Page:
ManagementSpeak: What a crock! There’s no need to state the obvious flaws in your logic.
Translation: I don’t like what you said, but can’t spot any obvious flaws in your logic.
The ManagementSpeak came from a response to Advice Line. The translation is my own.

Blink is a 265 page explanation of why snap judgments are superior to 265 page explanations. My snap judgment of Blink: The Power of Thinking Without Thinking (Malcolm Gladwell, 2005) was that its premise was worthless and it wasn’t worth taking the time to read.


The book begins with the case of a statue — a Greek kouros — which all scientific analysis suggested was genuine, but which many authorities on ancient art felt, immediately upon seeing it, was a forgery. The author’s admiration for the authorities and disdain for those who failed with careful, scientific analysis is clear. (If, you, in an un-Blink-like way, are wondering how many art forgeries fooled the art experts until the scientists got involved, the question goes unanswered.)

Following the kouros case are several other examples of snap judgments that outperformed careful analysis. Attention spans being what they are these days, most readers will arrive at the same conclusion they’d have reached by reading nothing more than the dust jacket — they’d be persuaded, because “thinking without thinking” is far easier, and therefore more appealing, than the hard work of thinking with thinking.


As I don’t accept Blink‘s premise, I figured I’d better read the whole book before reaching a conclusion. If you also decide to evaluate Blink, not by blinking but by careful reading, don’t start at the beginning. Instead, begin with the chapter titled “The Warren Harding Syndrome.” It’s where the book’s important but rarely mentioned message begins: That snap judgments get you into trouble more often than they get you out of it.

Warren Harding looked more presidential than just about anyone else ever did, with the possible exceptions of George Washington and John F. Kennedy. Tall, good looking, broad-shouldered and with a deep, powerful voice, he was the epitome of the presidential image. Voters took one look, heard a word or two, and swooned.

Warren Harding was, you’ll recall, one of the worst presidents in American history.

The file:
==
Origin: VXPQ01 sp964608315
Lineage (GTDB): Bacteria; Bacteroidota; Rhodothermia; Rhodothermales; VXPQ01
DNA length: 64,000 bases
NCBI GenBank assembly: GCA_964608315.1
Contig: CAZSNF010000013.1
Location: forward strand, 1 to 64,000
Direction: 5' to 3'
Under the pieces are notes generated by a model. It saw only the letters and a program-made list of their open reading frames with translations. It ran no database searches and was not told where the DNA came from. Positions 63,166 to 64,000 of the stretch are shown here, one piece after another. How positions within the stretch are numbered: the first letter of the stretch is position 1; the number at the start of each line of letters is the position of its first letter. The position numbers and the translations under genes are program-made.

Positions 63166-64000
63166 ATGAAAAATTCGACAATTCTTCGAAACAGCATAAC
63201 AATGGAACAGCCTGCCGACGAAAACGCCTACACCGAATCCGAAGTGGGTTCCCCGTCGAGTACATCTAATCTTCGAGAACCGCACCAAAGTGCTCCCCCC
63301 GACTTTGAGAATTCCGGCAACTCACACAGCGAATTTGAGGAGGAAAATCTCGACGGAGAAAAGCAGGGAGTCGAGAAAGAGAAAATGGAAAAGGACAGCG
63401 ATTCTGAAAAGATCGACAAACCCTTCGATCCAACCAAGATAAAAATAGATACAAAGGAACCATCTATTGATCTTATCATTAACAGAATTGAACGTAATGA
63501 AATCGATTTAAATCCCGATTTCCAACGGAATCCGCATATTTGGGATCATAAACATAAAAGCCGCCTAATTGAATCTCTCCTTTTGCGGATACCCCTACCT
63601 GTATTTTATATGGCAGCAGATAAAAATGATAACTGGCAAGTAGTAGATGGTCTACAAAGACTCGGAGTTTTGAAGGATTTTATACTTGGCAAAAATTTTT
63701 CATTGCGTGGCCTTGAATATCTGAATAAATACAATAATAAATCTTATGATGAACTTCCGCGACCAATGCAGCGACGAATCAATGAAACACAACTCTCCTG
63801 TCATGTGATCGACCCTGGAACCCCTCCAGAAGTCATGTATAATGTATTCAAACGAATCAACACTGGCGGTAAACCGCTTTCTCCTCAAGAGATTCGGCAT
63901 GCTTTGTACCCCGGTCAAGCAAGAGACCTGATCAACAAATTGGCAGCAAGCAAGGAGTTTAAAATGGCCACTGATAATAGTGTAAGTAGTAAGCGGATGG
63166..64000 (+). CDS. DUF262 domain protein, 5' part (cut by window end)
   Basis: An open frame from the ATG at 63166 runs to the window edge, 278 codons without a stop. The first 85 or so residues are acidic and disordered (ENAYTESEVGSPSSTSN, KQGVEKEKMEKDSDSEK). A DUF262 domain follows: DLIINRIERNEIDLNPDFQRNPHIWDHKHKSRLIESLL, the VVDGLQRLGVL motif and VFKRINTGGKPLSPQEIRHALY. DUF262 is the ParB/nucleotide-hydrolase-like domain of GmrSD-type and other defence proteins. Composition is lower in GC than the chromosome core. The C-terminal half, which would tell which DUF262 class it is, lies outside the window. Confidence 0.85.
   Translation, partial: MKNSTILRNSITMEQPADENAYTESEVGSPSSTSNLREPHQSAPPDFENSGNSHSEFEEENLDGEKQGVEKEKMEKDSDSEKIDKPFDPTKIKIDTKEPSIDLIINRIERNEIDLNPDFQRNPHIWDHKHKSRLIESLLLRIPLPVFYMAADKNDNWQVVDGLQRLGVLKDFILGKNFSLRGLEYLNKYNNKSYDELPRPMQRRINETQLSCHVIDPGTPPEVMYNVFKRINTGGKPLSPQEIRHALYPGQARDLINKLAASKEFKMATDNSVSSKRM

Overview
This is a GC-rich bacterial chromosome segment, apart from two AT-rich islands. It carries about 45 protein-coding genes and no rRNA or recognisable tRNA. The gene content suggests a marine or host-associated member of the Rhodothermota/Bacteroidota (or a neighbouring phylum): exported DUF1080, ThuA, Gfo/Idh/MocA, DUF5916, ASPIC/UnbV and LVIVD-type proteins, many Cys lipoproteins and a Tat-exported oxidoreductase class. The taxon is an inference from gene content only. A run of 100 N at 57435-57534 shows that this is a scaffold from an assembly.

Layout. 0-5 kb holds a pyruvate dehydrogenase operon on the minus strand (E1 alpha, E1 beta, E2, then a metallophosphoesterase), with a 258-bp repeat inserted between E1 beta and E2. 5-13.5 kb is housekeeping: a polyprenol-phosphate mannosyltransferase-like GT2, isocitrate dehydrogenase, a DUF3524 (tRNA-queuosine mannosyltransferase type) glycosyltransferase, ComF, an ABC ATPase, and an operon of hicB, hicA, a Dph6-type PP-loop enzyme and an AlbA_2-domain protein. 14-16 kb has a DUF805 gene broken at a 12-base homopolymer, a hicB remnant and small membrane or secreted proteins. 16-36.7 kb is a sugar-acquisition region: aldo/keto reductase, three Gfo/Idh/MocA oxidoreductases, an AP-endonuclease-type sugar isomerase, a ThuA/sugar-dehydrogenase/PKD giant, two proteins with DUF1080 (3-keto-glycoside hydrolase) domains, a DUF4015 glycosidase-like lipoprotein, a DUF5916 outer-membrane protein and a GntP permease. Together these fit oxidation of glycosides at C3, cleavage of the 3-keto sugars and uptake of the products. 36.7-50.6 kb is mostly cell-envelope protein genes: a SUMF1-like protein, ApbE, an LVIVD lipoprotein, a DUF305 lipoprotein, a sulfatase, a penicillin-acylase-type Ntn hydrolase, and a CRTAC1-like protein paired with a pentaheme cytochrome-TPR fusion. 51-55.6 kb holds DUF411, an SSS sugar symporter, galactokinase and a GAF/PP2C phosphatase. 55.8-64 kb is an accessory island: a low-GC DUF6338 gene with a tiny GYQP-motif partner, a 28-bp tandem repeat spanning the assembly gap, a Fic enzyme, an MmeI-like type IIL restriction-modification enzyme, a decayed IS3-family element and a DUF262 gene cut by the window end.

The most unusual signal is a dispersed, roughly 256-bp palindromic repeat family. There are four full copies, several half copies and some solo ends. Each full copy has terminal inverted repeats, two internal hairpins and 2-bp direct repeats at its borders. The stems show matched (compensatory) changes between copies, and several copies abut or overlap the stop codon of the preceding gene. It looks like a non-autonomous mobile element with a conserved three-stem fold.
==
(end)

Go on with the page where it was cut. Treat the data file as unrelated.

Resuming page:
There’s the case of Abbie Conant, who, auditioning behind a screen, became lead trombonist for the Munich Philharmonic Orchestra. Until, that is, she finished playing and walked out from behind the screen, at which point the orchestra’s music director realized he’d made a horrible mistake: Women, he and everyone else knew, couldn’t play the trombone well.

In 1963, George Wallace saw Vivian Malone Jones and James Hood and — Blink! — knew they didn’t belong in the University of Alabama. Neither you (I presume) nor I share Wallace’s overt bias. But Gladwell presents hard-to-explain-away scientific evidence that demonstrates, disconcertingly, how much most of us, regardless of our self-described race, hold and act on unconscious but hard-to-overcome negative associations about black Americans.

Then there’s height. The average CEOs is, for example, three inches taller than the average American male. More generally, economic research demonstrates that every inch of height is worth $789 per year in compensation.

Even your taste buds are vulnerable. Blink documents consumer research in which the shape of the bottle or the coloring on the can changes how consumers describe what they taste.


Most CIOs already recognize at least one example of the dangers of Blink — executives who see a software demo and immediately decide that this is the exact solution to all their problems. But these same CIOs often make Blink decisions when hiring, where all of their biases and unconscious associations have maximum influence.

27% of Blink presents the evidence in favor of “fast cognition.” The rest, for the relatively few readers who penetrate that far, presents the evidence of how it usually misfires. The inescapable conclusion, should you decide to not first blink, is that the increasingly popular trend toward trusting your gut is, put simply, a very bad idea.

Unless …

There are those cases in which snap judgment did outperform careful analysis. How should we understand them? The author does, in the end, provide some excellent advice about this. Fast cognition works for experts in their areas of expertise, who have accumulated a great deal of hard-won experience, who are acutely aware of what can bias their judgment, and who take care to structure the way they experience events so as to give them the best chance of reaching the right decision.

Which is to say, Blinking is like luck. As Louis Pasteur explained, it favors the prepared mind.